This started as technostalgia and finally got me to write something I’ve been trying to get around to for a week… On Facebook, Kathryn Lord, a former Hartford Courant colleague posted this photo of our former Mansfield (Storrs) bureau teletype machine — just before it was replaced by a 1979 computer and modem.
I believe the sign on the door is an old University of Connecticut press parking pass that I had stuck there under a Hartford Courant nameplate ripped from a front page a half-dozen years earlier.
While the sign and teletype remained in 1979, I had moved on from being UConn-area bureau chief to be higher education editor in Hartford in ’75, and by ’79 had started the grad school program that led to my leaving the paper in 1980. But I was already riding a wave of memories about that office and the people in it — one in particular — when this picture appeared in the Hartford Courant “alumni” Facebook group. So I asked Kathryn for permission to repost it outside the members-only space.
About a third of my Courant career traveled over that very teletype, from 1971 to ’75, stories I wrote or edited, never thinking that I was part of the last wave of analog communication technology. This was no digital computer and modem operation. The machine had no storage — it sent one character at a time, uppercase only, to a corresponding machine in Hartford. Push down a tall mechanical key and it would simultaneously type a letter on the yellow roll of paper in front of you and signal a similar machine to type an identical letter at the other end of a leased telephone line — where the Hartford Courant state desk crew was busily laying out pages, writing headlines marking up the printout so the composing room could set it in type in proper upper and lower case.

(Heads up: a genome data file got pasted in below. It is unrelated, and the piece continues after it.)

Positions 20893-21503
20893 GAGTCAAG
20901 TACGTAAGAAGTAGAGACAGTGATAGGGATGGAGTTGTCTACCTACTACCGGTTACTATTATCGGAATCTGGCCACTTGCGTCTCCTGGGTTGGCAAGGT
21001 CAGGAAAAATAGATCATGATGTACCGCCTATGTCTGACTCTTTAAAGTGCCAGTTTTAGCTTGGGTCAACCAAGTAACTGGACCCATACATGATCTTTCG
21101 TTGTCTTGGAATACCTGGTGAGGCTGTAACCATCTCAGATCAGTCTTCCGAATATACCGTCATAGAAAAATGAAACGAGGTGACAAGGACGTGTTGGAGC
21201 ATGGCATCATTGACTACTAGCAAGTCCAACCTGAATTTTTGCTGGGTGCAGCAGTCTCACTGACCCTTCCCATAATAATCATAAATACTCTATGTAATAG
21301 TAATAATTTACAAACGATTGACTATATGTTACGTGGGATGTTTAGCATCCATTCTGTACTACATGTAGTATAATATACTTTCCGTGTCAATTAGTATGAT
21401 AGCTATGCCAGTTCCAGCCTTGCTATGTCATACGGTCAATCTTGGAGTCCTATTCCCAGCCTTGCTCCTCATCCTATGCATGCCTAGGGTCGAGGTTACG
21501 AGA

As “bureau chief” I knew how to change the paper rolls and ribbons, and operated the machine well enough myself to get in a breaking story on deadline when I had to, and to teach the basics to a series of part-time teletype operators, most of whom typed faster than I did. They were the ones who sent off stories by our bureau’s five daily correspondents, me, and one or two staff reporters. I recently learned that at least one of the half-dozen teletype operators I hired stayed with newspaper journalism far longer than I did, and one went on to become a successful author of a book about women executives’ “glass ceiling.”
And last week I learned that the first full-time reporter I was able to hire to share that office has passed away, after a remarkable journalism career that never ended. Terese A. Karmel, known to everyone (sometimes confusingly) as T.C., started as a small town correspondent, a mom with two kids at home, somehow finding time to cover school board and planning and zoning meetings, being paid a pittance per story, but in love with writing. She soon became a part-time reporter-editor, then full-time staff, and eventually took over my old job as bureau chief.
But she kept going, building a career as a feature editor, sports writer, magazine writer and journalism teacher. She started writing about women at the University of Connecticut just as the women’s movement and Title IX arrived, empowering women’s sports. She paid attention when others didn’t. She shared an amazing amount of passion, ideas, humor and energy, both in print and in person.
As her first editor, I mostly just got out of the way. That teletype machine — and print — ultimately saw many more stories with her byline than mine. I am proud to have known and worked with her, and very sad that she is gone.
Of course someone at the Courant has written the more complete obituary, one that doesn’t “bury the lede” the way this little memorial does.
So sorry to hear about T.C., who was everything you say and more when I was an agitator at UConn and later a reporter at WHUS. I left Connecticut in 75, so I didn’t get to follow her later work, but nothing you write about it surprises me in the least. She was tough-nosed and smart and you guys struck me as pretty seamless when it came to reporting,
Yup, she was someone special. As are you. Thanks, Larry.